A Yahtzee bonus roll can be scored as a successful small straight or large straight and scoring value as applicable for those options will apply. That means you get to score your one roll in two spots on the board – with a check mark in the Yahtzee bonus and in any one other box on the score sheet.
Different Ways to Play Yahtzee
Now, you may optionally pass exactly one dice from your rolled dice results, in a clockwise manner, with any other players that still want to participate in a swap. Finally, you get one last roll where all players may roll any number of their dice. Once you choose to opt-out of the swap, you cannot rejoin and swap again for that set of rolls. Score your final results wherever you would like and then continue with the next roll playing as described.
2. 6 Dice Yahtzee – Play Yahtzee with 6 dice, instead of 5. In the end, you will only score 5 of your dice, one being thrown out by your choice from your roll results before scoring.
3. Score a Sheet – Play an entire 6 game sheet of Yahtzee as one game scoring two of the columns as “single” normal scoring, two of the columns as “double” scoring where the final score is multiplied by 2, and two of the columns scored as “triple” points where you multiply your final column score by 3. Add up the total from all six columns to get your final score. This version gives you much more flexibility to spread out bad rolls and score lots of bonus points for those awesome rolls!
4. Roll ’em in Order – All players start by rolling and scoring in the Aces column, working their way down their sheet in a sequential order. You cannot skip a row, even if you have to put a zero score in one of your spots. This is a fun variation to play with kids especially as it’s easy to tell them exactly what to roll for each turn and what to save.
5. Special Dice – Include one different looking dice as one of your five dice to play with. You can use a different colored dice, or a smaller dice, or whatever you may have on hand that will help you differentiate and remember which dice is your special dice. Roll all 5 dice at the beginning of your turn. You must save the special dice and use it as part of your scoring at the end of the round.
For example, if you roll a “3” on your special dice and also roll three “6” results on your dice, the only way to score in your 6’s would be to get a full house or score your results as a 3 or 4 of a kind. You could not score the dice as 6’s as that would not be including your special dice in the scoring.
6. Yahtzee Control – This is by far the version we play the most, a family favorite! It’s really not a “fair” game, but really fun for whoever ends up in control of the game and makes rolling quick and easy as you know exactly what to roll for. In control, all players roll a normal turn, trying to get the highest possible chance. No scores are recorded.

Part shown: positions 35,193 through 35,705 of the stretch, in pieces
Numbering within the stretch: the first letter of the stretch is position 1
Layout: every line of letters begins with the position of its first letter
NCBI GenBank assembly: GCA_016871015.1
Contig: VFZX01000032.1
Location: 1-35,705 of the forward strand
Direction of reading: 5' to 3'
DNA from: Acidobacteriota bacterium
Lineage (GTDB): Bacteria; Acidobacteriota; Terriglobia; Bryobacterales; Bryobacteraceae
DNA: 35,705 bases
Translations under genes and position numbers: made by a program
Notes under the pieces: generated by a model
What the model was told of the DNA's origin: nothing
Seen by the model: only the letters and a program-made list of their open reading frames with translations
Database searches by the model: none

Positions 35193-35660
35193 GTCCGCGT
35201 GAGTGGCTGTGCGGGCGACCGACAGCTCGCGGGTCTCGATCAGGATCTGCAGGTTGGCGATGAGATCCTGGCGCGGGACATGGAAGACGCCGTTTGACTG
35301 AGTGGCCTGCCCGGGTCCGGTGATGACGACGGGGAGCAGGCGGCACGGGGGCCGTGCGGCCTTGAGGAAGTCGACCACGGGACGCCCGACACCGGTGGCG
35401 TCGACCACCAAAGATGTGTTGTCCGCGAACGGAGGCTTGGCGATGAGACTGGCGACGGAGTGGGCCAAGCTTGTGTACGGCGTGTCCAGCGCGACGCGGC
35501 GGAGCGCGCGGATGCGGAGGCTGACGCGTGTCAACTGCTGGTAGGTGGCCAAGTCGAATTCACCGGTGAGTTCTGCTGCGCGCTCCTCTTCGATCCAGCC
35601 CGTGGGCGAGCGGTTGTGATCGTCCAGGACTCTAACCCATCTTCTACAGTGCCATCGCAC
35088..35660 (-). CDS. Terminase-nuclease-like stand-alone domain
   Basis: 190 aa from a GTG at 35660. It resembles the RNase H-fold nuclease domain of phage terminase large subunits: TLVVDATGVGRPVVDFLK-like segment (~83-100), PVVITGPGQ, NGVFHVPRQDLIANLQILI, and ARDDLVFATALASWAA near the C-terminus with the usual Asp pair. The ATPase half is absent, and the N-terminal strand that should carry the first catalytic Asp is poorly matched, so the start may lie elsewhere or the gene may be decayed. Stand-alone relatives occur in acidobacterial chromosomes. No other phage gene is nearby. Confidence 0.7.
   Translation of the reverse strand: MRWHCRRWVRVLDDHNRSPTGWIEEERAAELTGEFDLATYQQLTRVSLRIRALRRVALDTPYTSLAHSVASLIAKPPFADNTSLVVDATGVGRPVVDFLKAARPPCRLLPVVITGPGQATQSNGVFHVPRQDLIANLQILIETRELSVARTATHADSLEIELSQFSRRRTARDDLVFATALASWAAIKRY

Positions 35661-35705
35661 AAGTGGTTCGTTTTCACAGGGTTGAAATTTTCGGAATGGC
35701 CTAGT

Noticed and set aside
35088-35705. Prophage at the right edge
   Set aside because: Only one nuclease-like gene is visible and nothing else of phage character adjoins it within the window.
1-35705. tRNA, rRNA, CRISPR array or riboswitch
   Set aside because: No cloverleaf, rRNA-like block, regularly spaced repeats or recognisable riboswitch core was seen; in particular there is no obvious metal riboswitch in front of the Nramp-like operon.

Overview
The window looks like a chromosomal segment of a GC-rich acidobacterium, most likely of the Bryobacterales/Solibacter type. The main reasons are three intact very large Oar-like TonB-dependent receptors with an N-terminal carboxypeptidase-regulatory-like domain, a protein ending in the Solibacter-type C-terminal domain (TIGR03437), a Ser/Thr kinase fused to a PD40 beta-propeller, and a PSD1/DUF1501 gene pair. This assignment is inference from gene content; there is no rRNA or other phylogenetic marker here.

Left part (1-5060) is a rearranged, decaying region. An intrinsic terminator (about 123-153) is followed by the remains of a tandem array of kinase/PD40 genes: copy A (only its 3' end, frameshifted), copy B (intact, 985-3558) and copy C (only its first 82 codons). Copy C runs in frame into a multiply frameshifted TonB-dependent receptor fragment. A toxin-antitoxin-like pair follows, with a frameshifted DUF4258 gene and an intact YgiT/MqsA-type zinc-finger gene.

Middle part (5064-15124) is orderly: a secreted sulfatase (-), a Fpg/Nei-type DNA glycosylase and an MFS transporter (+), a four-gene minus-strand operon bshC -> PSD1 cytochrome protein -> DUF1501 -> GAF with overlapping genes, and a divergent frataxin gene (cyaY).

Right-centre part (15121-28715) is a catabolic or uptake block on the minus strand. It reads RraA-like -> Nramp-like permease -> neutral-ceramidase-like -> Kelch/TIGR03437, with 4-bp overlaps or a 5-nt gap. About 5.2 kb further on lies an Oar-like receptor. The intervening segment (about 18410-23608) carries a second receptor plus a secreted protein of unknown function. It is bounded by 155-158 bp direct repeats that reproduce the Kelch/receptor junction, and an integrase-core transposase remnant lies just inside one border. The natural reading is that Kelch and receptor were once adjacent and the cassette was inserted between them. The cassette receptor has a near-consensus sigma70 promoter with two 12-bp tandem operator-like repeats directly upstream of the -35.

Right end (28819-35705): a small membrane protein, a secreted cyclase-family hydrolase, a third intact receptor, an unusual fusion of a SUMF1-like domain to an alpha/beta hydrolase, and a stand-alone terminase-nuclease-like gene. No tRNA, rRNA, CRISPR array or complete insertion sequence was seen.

The player with the highest total of dice is the starting control player. They begin with the dice and have no restrictions on their roll. They roll as normal and when they have finished all three rolls, they declare where they would like to score their results. The control player does not record their score yet, but waits for all other players to have a chance to “steal” their roll.
The other players take turns in clockwise order trying to match or beat the roll. If a roll is matched, they get to score the results where the original placement was called. For example, if the control player rolled three “4’s” and choose to score these in their 4’s column, any other player who also rolls exactly three 4’s would be able to score their roll.
If any player beats the roll by rolling more than is needed to complete the base score achieved by the control player, then the control player scores zero points and the player who beat the score becomes the new control player. They will score their results, even if another player during the same round of play beats their score and steals the control position.
A new “round” begins each time the control player starts to roll a fresh turn and declaring their placement for their results after 3 rolls. You cannot “beat” a score for set score fields such as Full House, Straights, and Yahtzee. Often, we’ll use a “scratch” a Yahtzee as a safe place to score a poor roll and keep control, assuming none of the other players roll a Yahtzee and steal our control!
7. All Rollin’ – This variation speeds up overall game time, but cuts out some of the competition. All players start with a dice or two, divided among the total players. Everyone rolls their selected dice at the same time. Together, the group decides which dice to save and which to re-roll. Then, at the end of three rolls they collectively score their roll. You can compete as a team to try to get your all-time high group score.
These are just some of the fun Yahtzee variations you could try. If you’ve played Yahtzee a different way, share with us in the comments!